I am just about finished with Look at the Birdie, a collection of short stories written by Kurt Vonnegut. It is the second collection of short stories published posthumously by the great author (or rather, by his estate). And, in all honesty, the stories published between its covers are the ones that were written for magazines early in his career but were rejected for one reason or another.
I’m a fan of the book all the same. I am biased though. The Vonnegut estate could probably release one of his old notebooks wherein he tracked his bowel movements and I’d be happy to read it. But all of that aside, Look at the Birdie got me thinking about the short stories that I have written. Specifically, the short stories that have been rejected thus far.
In addition to the handful of unfinished novels languishing on my hard drive, I have a handful of short stories that have yet to be published. I think they are all right, but I recognize that I haven’t exactly hit the pinnacle of my writing abilities or career. At that time, they may well be published on the basis that they are associated with my name (though more likely not). But I am encouraged by the fact that Kurt Vonnegut, award-winning, best-selling, genius that he was had at least two books worth of previously unpublished (likely rejected) stories.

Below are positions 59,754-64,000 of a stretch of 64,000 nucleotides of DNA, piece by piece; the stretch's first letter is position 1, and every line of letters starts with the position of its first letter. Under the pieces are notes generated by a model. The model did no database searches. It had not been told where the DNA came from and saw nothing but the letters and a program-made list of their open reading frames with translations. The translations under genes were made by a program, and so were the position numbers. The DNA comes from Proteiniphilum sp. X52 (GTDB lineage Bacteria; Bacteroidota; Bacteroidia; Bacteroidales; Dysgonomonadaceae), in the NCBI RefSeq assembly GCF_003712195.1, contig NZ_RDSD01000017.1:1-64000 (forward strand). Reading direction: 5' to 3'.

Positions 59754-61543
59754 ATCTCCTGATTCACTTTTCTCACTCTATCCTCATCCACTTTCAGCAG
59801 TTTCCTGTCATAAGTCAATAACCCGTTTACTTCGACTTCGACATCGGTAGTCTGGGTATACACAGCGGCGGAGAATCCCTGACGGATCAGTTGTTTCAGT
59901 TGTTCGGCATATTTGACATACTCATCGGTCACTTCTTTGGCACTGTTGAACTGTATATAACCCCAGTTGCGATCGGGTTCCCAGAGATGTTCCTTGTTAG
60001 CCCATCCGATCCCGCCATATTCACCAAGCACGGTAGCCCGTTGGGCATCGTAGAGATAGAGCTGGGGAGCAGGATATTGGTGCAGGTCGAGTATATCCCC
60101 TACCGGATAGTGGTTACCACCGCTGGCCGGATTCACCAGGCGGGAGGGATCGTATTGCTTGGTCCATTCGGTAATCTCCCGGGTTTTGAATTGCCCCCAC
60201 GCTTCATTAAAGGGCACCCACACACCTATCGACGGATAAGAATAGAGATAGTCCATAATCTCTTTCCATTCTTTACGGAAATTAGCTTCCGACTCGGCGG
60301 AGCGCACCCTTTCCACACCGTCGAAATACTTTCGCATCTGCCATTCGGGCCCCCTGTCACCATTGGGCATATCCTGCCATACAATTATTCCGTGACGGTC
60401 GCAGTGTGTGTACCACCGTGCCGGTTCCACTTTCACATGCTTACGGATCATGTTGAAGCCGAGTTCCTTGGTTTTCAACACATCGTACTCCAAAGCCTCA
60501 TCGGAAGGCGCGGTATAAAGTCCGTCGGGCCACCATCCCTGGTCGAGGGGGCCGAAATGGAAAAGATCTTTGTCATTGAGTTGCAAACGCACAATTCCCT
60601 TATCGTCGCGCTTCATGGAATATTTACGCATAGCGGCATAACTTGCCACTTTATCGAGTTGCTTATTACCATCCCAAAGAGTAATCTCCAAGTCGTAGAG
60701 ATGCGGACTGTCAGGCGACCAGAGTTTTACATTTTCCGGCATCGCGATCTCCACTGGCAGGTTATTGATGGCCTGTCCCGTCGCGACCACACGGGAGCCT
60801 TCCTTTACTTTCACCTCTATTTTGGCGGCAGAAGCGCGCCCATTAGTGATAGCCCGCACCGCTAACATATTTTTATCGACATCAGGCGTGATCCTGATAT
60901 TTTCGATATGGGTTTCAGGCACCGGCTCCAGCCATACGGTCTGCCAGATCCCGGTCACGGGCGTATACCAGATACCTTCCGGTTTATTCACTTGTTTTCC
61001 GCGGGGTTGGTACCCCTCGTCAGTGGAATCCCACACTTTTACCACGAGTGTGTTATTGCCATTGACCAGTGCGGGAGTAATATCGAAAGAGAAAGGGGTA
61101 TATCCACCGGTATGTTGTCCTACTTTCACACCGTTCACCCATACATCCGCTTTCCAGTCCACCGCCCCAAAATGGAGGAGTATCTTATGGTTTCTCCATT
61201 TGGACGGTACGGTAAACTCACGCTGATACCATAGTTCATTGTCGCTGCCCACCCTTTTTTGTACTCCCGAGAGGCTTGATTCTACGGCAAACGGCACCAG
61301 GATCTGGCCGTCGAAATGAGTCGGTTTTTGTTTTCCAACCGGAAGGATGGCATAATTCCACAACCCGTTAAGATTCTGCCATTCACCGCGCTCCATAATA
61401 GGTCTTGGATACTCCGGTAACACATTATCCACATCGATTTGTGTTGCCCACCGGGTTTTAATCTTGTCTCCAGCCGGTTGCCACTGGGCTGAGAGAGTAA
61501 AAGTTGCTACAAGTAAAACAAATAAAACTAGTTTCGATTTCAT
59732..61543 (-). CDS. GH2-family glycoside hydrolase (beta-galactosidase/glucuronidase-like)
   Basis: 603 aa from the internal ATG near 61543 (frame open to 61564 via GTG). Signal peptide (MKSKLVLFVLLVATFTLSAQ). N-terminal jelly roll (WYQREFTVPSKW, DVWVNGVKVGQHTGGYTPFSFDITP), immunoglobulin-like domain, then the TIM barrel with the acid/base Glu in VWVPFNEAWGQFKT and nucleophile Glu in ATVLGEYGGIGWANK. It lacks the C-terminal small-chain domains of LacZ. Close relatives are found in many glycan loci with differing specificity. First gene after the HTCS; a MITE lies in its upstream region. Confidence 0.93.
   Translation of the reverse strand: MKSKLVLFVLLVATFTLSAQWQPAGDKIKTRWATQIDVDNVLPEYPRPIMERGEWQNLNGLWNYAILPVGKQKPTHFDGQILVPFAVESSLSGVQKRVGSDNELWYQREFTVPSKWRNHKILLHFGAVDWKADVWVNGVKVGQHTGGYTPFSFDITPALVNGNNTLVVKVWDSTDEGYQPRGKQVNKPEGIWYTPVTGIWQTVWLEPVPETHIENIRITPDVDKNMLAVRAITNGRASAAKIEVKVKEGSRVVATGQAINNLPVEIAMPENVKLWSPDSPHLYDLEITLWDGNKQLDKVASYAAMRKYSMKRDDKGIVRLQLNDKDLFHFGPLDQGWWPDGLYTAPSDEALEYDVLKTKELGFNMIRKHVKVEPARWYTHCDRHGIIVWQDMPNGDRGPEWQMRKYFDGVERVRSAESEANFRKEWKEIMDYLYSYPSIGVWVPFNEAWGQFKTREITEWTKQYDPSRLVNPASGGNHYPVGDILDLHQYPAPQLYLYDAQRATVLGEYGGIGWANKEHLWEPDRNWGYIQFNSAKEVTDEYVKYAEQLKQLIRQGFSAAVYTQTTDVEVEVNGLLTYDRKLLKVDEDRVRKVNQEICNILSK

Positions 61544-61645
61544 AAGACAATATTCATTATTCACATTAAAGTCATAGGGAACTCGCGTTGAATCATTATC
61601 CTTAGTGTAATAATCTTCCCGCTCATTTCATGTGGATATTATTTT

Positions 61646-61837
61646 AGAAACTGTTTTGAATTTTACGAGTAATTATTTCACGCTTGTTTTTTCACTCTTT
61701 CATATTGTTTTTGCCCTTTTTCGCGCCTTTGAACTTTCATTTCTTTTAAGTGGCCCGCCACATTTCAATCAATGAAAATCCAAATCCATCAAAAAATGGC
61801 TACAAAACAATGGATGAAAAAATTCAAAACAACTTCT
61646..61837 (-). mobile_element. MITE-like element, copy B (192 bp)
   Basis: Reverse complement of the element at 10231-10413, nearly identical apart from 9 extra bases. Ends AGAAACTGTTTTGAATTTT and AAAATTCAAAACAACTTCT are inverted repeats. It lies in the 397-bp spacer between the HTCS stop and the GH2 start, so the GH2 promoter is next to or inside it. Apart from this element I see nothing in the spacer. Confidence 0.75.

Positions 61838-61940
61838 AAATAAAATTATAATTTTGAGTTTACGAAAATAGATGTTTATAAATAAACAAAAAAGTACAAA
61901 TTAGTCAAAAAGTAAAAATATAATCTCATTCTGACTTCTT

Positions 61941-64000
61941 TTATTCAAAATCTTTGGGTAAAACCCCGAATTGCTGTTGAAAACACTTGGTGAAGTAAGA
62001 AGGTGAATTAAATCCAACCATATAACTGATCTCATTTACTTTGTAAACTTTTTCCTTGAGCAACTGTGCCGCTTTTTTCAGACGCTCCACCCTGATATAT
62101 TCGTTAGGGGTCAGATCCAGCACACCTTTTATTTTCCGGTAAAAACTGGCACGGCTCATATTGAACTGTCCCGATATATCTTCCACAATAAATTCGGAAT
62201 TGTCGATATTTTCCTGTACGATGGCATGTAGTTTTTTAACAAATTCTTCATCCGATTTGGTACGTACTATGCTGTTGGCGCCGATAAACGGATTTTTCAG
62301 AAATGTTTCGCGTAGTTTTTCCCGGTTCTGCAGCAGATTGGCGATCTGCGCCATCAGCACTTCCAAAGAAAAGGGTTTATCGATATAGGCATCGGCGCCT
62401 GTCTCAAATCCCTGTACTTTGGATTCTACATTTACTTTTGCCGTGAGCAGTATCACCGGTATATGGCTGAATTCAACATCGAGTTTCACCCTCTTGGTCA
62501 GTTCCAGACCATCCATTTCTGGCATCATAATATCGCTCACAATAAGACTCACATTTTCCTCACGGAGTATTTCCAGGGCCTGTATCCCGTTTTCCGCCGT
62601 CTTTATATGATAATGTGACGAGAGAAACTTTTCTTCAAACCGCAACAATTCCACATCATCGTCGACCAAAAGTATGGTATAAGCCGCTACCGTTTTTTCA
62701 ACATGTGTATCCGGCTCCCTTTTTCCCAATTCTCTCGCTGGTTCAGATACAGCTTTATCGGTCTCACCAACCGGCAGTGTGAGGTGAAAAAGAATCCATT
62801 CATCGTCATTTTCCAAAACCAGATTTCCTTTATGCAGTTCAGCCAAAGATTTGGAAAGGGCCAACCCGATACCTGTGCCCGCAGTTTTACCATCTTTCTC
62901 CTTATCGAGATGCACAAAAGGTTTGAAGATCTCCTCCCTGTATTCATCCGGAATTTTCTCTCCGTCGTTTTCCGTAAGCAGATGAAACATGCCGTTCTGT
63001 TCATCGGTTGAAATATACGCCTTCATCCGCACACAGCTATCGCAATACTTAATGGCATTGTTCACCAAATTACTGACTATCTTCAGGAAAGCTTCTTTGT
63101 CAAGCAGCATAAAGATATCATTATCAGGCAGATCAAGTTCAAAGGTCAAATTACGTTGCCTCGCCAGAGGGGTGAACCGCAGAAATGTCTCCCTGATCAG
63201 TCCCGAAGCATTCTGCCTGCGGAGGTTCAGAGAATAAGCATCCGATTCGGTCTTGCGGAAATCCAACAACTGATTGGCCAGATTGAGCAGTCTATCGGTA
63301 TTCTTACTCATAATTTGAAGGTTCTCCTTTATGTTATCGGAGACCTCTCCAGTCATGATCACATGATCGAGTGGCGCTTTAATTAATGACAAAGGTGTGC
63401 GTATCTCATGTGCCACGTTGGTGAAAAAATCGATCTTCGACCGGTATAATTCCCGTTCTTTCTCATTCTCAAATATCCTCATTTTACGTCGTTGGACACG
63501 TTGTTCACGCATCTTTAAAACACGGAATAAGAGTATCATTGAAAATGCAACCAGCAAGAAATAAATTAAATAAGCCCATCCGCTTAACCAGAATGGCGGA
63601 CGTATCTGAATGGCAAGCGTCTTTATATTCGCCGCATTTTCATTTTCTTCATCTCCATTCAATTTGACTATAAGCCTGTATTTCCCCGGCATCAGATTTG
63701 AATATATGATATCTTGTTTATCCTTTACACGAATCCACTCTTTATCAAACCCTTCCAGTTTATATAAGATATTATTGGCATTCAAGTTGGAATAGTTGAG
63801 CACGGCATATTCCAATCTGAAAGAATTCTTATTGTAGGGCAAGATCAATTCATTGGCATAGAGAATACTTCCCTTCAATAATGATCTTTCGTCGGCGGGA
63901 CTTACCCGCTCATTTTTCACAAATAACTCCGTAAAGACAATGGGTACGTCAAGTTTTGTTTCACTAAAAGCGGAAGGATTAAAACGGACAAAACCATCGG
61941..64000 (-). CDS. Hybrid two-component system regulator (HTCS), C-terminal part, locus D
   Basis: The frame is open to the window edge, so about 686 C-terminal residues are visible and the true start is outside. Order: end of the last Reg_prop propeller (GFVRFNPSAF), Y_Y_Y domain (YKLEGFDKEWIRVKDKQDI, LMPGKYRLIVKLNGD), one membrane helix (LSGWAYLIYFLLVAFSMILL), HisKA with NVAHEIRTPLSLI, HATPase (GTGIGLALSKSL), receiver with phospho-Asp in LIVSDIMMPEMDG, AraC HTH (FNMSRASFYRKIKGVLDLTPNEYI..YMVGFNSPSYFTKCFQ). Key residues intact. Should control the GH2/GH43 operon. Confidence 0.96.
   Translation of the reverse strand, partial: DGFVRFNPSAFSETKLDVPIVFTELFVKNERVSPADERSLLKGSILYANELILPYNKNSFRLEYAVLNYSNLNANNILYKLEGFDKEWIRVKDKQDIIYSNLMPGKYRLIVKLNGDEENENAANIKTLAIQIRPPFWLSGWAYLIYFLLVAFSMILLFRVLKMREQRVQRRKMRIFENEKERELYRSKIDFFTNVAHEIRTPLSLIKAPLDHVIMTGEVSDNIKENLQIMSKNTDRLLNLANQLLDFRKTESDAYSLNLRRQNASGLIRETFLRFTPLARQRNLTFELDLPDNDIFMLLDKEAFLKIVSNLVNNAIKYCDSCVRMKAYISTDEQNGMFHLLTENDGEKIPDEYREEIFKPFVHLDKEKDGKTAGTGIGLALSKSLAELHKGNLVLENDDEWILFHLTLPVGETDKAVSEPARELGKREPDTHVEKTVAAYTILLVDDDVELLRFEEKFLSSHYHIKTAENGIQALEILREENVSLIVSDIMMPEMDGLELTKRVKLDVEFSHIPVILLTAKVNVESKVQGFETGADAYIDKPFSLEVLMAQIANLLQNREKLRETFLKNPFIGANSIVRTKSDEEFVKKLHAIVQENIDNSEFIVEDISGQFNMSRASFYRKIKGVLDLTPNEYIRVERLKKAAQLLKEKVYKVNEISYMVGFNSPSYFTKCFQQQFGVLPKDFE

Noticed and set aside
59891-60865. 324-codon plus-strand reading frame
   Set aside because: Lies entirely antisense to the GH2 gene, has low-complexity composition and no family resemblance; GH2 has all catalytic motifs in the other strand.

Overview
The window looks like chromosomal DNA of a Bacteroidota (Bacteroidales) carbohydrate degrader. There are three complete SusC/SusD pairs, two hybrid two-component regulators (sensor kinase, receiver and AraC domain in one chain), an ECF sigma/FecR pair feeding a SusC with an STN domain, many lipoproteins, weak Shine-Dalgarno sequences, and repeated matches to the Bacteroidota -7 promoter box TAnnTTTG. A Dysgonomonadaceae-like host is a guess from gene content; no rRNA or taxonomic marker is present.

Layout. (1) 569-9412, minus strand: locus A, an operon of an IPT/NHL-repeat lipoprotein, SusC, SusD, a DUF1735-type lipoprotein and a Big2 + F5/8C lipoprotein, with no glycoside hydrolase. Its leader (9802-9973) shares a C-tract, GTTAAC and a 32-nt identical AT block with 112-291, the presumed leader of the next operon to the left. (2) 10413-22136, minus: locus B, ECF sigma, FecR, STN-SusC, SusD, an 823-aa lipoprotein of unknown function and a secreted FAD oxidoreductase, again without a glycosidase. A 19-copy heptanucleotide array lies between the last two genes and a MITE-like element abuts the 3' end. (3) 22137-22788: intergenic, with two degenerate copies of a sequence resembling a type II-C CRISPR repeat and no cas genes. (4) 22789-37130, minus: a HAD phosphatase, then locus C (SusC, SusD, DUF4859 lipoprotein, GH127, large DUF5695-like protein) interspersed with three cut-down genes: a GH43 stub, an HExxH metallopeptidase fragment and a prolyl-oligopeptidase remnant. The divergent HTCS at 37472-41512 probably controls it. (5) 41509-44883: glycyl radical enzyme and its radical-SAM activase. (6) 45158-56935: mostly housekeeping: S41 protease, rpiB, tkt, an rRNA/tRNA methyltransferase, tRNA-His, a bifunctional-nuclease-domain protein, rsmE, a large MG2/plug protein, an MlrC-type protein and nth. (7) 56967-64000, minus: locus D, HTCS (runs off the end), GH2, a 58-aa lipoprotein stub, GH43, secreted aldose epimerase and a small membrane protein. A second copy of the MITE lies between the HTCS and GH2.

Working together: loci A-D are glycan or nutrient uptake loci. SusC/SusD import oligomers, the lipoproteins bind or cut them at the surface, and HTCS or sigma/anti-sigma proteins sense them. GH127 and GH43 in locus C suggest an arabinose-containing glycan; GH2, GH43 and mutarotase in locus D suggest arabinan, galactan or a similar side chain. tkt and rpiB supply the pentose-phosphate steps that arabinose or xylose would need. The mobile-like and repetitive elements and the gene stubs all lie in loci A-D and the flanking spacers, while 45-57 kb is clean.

Even successful writers don’t see success with every submission. That isn’t a reason to quit writing. Rather it means that they are the writers who kept writing in spite of their rejections and learned enough about the craft by doing so that their later works were successful.
I’m going to keep writing. Not everything that I write will get published in my lifetime. But if I stick with it, there’s still a chance that those stories will get published after I die, and then my daughters and the publisher will benefit from them. And that sounds just fine to me.